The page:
New container transport system proposed
By Kim Se-jeong
Imagine an elongated conveyer belt connecting Seoul to Busan.
A transportation research institute in Korea has developed the idea of a constantly-moving container transport system connecting both cities.
The Korea Transport Institute (KOTI) gave a rare presentation Tuesday at the Korea Chamber of Commerce and Industry, unveiling a new invention called “Auto-Con.”
A huge turnout reflected hyped-up interest.
According to Roh Hong-seung, the inventor and the head of the logistics research division at KOTI, containers will be able to be transported on a track at a standard speed of 56 kilometers per hour.
“The world’s fifth-busiest port, Busan, handles 3.3 million containers per year.
“On average 9,000 containers come to Seoul every day, which breaks down to almost one container per second,” Roh said when asked about how the project was conceived.
In a given situation where most of the containers are transported via trucks, traffic isn’t always so good and the vehicles emit a large volume of greenhouse gasses, he said, Auto-Con was born out of necessity.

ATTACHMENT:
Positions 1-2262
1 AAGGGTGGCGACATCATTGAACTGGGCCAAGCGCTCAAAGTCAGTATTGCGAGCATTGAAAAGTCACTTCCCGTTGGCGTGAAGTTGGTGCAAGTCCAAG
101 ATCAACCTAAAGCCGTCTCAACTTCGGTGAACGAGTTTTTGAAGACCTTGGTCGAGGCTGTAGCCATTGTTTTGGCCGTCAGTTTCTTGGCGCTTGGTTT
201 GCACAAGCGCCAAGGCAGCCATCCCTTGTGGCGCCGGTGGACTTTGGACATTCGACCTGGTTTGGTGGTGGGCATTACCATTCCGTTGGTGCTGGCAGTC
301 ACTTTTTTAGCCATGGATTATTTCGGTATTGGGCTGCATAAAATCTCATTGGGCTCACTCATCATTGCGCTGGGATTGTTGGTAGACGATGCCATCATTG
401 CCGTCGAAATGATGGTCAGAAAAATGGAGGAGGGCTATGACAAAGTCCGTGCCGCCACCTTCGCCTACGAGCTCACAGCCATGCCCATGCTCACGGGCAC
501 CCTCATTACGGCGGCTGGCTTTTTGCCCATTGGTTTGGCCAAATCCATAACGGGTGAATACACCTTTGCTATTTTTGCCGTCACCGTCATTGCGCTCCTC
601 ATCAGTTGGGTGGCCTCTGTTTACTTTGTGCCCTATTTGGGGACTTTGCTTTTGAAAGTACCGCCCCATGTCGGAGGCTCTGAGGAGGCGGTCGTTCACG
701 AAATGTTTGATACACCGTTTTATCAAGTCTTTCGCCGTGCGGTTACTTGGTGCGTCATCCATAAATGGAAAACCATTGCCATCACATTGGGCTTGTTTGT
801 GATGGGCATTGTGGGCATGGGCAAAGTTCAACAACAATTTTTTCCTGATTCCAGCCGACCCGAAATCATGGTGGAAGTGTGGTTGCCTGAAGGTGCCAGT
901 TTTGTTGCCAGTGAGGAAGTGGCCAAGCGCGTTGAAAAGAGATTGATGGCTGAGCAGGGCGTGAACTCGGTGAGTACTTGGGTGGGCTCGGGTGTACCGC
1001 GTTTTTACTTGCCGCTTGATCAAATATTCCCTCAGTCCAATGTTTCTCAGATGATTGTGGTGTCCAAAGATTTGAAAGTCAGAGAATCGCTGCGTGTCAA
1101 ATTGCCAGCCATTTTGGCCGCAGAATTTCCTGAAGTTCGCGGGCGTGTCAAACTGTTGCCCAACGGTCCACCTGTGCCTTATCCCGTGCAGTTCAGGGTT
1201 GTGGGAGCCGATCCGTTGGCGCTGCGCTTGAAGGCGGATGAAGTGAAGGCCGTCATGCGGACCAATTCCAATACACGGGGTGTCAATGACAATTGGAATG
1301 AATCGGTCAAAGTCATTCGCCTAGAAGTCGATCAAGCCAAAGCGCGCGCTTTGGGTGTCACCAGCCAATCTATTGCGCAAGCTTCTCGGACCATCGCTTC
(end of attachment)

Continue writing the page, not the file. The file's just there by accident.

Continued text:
Safety, cost-effectiveness and environment-friendliness are counted as primary benefits.
The automatic system will save labor costs, which account for nearly 50 percent of logistics expenditure, and will make arrival and departure predictable, saving time which is often wasted on the road.
The conveyor belt will be covered by a roof of solar cells, generating the power required, and will reduce CO2 emissions by 183,000 tons.
The system was co-developed with the POSCO Plantec, GID Construction and Nowait.
Nowait’s mother company is Swedish-based NowaitTransit, but it operates independently in Korea.
Ulf Soermark, deputy head of mission at the Swedish Embassy in Seoul, came to the presentation and said the idea successfully followed in the footsteps of the mother company.
What will be needed, however, is new infrastructure — laying the new belt across the country, a seemingly big and time-consuming process.
To convince skeptics, the inventor said, when installed, the track could also be used interchangeably to facilitate transport and deliver weapons in time of war.
The institute said it will first run a pilot program over a distance of roughly 100 kilometers.
The embryonic idea received high praise.
One said, if successful, the system will shift the order of logistics industry in the world.
Another said, “This will be truly a Korean technology,” deserving renowned recognition worldwide, and will make a good export item.